MOVIE REVIEW: Intruders (2015)

“Intruders [Shut In]” Review
Directed by Adam Schindler
Written by  T.J. Cimfel and David White

Intruders is an independent film that was called Shut In when it was still going through its rounds in the fest circuit. It started out quite promising until it deteriorates midway through the end of the film.

Anna (Beth Riesgraf) is a single young woman who still lives with her ailing brother Conrad (Timothy T. McKinney), who is dying from pancreatic cancer. What’s interesting to note is even with his predicament, he gets out more often than Anna even if it’s only up to the front porch. Anna considers going outside the confines of her home unbearable, and it’s supposedly connected to the death of her father, who she says she’ll never forgive (due to undisclosed reasons, at the time being). 

With her not being able to will herself to leave the house, the only connections she makes in the neighborhood is amiable food delivery guy Danny (Rory Culkin), and lawyer Charlotte (Leticia Jimenez), who is very adamant in making Anna sign off Conrad’s last will and testament. After Conrad dies, Danny drops by to make a food delivery, and ends up staying for a while to comfort a mourning Anna. They end up discussing leaving to deal with loss, with Anna arguing that the house is her home, and Danny not being able to leave due to financial difficulties. Anna then proceeds to generously offer Danny a paper bag full of money, which Danny respectfully declines.

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On the day of Conrad’s burial, Anna works on preparing herself to go out and attend, yet even after multiple calls from Charlotte, she never found the strength to even put one foot out of the house. As it turns out, the neighborhood has no idea of her apparent agoraphobia or extreme fear of crowded spaces or enclosed public places, which prompts J.P. (Jack Henson), his younger brother Vance (Joshua Mikel), and associate Perry (Martin Starr) to burglarize the house, expecting her to be attending the funeral.

The trio are surprised to find out that Anna is in the house, and shocked to find out that she can’t run away even if she wanted to, and that she has never left the house for ten years. Perry decides to tie her up and bring her outside, prompting her to scream in terror and wet herself, confirming she is indeed agoraphobic.

After trying to evade capture (while still being inside the house), Danny suddenly shows up and gets socked on the jaw by Perry. As it turns out, Danny has opened up about Anna’s situation (and current financial situation) to Vance, which he later on opens up to his brother, which in turn prompts the burglary. Vance corners Anna in a bathroom, and gets stabbed in the neck with a hairpin by Anna. By this point, the audience should finally realize that Anna isn’t really the best person to victimize, since she turns out to be a person who has secrets of her own. Using the sound of Vance’s body bumping the stairs as she drags his body down the basement, she effectively baits J.P. and Perry to find the source of the sound and check the basement, trapping them down after retracting the staircase (which turns out to be mechanized).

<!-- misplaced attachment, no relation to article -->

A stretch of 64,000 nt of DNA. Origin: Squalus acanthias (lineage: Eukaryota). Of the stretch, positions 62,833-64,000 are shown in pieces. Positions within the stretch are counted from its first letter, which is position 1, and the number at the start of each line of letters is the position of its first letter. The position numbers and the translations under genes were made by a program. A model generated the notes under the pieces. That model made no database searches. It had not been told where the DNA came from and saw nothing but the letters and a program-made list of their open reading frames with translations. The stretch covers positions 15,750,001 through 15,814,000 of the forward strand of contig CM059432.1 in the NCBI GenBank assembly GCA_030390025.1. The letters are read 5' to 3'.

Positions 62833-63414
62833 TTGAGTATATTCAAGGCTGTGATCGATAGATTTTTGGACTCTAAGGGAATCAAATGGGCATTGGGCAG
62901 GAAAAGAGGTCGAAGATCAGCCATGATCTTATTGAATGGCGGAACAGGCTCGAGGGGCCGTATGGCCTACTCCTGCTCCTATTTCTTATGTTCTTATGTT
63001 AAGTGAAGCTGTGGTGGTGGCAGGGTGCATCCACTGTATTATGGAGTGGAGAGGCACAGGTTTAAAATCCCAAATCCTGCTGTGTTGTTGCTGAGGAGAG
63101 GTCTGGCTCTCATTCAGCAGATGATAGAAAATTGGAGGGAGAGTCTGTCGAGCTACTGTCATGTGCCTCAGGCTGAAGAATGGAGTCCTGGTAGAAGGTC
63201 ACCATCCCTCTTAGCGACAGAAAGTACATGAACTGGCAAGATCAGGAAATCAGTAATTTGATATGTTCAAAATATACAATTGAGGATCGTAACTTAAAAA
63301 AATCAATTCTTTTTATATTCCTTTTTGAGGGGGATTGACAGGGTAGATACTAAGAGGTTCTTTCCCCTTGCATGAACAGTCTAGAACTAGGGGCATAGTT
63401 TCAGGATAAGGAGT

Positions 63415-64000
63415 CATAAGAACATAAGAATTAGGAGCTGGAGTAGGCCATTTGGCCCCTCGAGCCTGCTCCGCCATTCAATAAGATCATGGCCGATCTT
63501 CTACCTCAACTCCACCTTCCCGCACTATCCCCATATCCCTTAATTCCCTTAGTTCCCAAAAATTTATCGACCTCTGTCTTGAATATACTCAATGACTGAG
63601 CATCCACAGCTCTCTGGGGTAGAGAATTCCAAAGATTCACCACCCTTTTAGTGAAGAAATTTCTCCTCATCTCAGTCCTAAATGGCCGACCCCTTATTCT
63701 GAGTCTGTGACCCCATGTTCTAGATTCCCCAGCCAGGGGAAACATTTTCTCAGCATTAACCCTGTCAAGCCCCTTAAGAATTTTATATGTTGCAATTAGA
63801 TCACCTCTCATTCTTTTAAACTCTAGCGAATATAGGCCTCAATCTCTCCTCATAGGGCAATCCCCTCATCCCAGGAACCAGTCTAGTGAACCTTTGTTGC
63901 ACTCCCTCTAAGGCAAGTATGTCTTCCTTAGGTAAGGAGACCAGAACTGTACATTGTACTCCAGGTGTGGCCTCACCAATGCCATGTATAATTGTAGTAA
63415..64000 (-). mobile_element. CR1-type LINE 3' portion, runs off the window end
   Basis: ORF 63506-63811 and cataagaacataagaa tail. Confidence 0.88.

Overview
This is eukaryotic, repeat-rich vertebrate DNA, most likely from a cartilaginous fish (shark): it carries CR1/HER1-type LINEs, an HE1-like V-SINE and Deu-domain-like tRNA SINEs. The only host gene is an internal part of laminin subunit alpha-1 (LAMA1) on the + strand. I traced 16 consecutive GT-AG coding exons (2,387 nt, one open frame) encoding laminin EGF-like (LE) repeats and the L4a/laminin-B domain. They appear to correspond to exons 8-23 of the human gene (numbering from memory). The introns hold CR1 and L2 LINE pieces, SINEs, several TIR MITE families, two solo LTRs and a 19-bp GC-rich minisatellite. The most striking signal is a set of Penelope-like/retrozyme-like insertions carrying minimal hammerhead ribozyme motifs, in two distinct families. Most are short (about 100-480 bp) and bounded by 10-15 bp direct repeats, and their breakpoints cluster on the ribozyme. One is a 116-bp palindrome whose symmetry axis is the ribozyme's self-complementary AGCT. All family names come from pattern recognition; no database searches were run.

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The film soon evolves into a Saw-esque thriller, with the victim becoming the tormentor, and the men who intruded the privacy of her home learning the deep and dark secrets she and her brother have harbored for the past ten years. The house has multiple hidden entrances and exits, and has multiple holding rooms for their sex predator victims, which was the outcome of Anna’s predation by her father, and Conrad’s eventual murder of him. Anna uses a PA system to speak to the perverts, making them own up to their sins, and asks them to prove how guilty they feel: and that’s by shooting themselves in the head with a revolver that has one round, prepared in a mechanized box inside the room.

The film starts out with a lot of promise and very tight writing, with Anna’s fear portrayed wonderfully without overacting. The shock of realizing that Anna is more than what she presents herself to be could have been done better. It’s obvious that Intruders took the liberty of getting inspiration from Saw, but the expectations of grisly gore and intricately detailed, mechanized contraptions of death and torture are totally absent. What you get instead is a red room with different household tools and a noose, a stabbed neck, a dislocated knee-cap, a bludgeoned head, and a shot to the chest. None of the tools of torture found in the red room were used, and instead of a slow, painful, visceral death scene, all the deaths were almost instantaneous. If you’re a big fan of gore, you’ll be sorely disappointed; that’s really all you’re getting.

All in all, Intruders is not exactly horrid, but it could’ve been better. It had a lot of promise, but it didn’t exactly deliver.

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